Spermatogenesis is a complex process, dependent upon the successive activation and/or repression of thousands of gene products, and ends with the production of haploid male gametes. RNA sequencing of male germ cells in the rat identified thousands of novel testicular unannotated transcripts (TUTs). Although such RNAs are usually annotated as long noncoding RNAs (lncRNAs), it is possible that some of these TUTs code for protein. To test this possibility, we used a "proteomics informed by transcriptomics" (PIT) strategy combining RNA sequencing data with shotgun proteomics analyses of spermatocytes and spermatids in the rat. Among 3559 TUTs and 506 lncRNAs found in meiotic and postmeiotic germ cells, 44 encoded at least one peptide. We showed that these novel high-confidence protein-coding loci exhibit several genomic features intermediate between those of lncRNAs and mRNAs. We experimentally validated the testicular expression pattern of two of these novel protein-coding gene candidates, both highly conserved in mammals: one for a vesicle-associated membrane protein we named VAMP-9, and the other for an enolase domain-containing protein. This study confirms the potential of PIT approaches for the discovery of protein-coding transcripts initially thought to be untranslated or unknown transcripts. Our results contribute to the understanding of spermatogenesis by characterizing two novel proteins, implicated by their strong expression in germ cells. The mass spectrometry proteomics data have been deposited with the ProteomeXchange Consortium under the data set identifier PXD000872.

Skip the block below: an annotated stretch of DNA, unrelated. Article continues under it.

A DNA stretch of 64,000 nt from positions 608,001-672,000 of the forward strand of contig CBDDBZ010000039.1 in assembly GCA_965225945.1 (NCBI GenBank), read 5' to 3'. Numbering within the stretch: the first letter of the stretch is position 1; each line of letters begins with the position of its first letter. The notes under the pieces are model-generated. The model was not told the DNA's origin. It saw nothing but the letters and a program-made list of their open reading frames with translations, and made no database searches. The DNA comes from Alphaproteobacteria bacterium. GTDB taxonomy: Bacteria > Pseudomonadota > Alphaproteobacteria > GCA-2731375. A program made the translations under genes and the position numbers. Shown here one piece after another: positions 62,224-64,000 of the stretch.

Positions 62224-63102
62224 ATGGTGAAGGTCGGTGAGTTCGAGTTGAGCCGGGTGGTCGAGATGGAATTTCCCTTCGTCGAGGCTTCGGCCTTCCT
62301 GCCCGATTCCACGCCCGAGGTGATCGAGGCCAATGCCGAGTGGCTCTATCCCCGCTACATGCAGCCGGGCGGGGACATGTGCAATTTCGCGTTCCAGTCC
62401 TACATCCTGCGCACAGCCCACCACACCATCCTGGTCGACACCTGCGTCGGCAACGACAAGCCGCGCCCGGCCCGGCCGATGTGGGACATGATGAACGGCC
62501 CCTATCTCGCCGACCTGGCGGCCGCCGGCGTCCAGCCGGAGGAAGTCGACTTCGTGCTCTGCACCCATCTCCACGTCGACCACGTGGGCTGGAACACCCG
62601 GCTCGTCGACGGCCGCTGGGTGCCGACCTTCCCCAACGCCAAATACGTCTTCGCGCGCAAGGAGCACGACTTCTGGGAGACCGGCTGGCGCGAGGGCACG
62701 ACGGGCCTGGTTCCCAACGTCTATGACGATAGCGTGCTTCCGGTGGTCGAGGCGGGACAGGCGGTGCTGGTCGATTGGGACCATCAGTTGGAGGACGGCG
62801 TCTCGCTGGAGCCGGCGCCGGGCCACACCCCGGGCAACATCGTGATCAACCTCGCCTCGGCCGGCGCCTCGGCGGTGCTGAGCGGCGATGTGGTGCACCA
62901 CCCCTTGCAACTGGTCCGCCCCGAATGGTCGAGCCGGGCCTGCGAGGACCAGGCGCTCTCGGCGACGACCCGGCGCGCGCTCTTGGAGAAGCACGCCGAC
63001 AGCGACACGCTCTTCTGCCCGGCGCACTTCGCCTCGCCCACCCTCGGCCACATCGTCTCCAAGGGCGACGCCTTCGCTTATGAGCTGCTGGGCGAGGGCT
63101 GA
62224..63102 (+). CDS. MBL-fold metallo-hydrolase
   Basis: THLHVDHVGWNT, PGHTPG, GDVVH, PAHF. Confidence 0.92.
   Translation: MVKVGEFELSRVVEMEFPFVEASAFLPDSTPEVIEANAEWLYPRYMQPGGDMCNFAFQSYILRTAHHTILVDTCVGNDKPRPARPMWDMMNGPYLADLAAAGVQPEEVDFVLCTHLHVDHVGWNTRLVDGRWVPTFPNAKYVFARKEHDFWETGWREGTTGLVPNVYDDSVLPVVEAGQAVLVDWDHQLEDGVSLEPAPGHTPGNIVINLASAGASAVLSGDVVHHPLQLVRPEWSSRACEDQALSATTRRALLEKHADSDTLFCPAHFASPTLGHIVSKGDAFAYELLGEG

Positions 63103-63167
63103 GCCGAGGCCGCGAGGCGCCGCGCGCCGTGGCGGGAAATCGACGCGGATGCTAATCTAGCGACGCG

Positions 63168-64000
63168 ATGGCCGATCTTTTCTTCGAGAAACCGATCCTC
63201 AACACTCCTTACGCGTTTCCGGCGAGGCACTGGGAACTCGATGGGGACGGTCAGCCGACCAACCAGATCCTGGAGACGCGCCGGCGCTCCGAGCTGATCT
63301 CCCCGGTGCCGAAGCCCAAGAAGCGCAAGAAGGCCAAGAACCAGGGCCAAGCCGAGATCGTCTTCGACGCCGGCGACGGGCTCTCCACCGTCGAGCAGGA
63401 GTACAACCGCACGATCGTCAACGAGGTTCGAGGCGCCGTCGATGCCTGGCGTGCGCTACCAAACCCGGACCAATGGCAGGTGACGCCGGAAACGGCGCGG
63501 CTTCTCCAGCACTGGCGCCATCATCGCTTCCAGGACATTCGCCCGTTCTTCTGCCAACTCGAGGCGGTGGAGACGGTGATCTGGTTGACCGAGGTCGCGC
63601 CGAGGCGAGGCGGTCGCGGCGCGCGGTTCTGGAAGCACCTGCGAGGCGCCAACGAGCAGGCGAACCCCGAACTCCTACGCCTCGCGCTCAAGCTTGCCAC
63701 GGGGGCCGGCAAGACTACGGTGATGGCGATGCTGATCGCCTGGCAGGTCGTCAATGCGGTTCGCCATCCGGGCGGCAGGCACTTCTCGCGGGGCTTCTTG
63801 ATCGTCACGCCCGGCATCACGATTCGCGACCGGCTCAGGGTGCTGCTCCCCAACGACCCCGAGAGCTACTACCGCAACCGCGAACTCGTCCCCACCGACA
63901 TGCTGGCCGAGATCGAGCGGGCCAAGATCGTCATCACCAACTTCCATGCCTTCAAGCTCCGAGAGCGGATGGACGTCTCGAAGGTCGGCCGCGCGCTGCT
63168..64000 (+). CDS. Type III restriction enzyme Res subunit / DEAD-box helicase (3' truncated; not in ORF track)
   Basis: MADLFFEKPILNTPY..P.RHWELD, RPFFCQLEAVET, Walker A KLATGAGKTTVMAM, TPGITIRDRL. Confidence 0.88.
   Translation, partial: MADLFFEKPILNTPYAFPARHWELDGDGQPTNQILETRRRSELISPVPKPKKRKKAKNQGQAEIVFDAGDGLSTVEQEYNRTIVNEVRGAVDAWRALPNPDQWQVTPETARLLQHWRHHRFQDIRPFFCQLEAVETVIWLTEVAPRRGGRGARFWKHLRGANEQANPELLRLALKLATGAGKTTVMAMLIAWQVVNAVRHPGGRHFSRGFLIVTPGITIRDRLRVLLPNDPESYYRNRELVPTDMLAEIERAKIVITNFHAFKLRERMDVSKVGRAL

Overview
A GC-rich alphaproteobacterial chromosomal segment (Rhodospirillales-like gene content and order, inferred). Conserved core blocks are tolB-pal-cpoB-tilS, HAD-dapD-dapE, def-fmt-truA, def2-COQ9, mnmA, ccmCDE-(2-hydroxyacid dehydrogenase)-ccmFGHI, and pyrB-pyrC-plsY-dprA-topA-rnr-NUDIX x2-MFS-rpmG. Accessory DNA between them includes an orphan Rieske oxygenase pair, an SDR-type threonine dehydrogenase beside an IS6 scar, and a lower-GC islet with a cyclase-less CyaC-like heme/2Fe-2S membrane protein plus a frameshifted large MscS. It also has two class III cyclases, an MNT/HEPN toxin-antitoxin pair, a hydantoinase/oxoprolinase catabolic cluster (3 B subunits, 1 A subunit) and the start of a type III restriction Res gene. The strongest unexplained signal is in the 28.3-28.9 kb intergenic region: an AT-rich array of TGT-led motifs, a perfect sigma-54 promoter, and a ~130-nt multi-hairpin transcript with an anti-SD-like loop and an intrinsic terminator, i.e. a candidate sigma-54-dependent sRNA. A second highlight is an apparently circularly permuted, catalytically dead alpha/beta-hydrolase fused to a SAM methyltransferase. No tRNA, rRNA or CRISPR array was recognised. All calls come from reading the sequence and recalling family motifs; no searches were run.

Keywords: RNA profiling; proteomics; spermatogenesis; testicular unannotated transcripts; transcriptome.
© 2014 by the Society for the Study of Reproduction, Inc.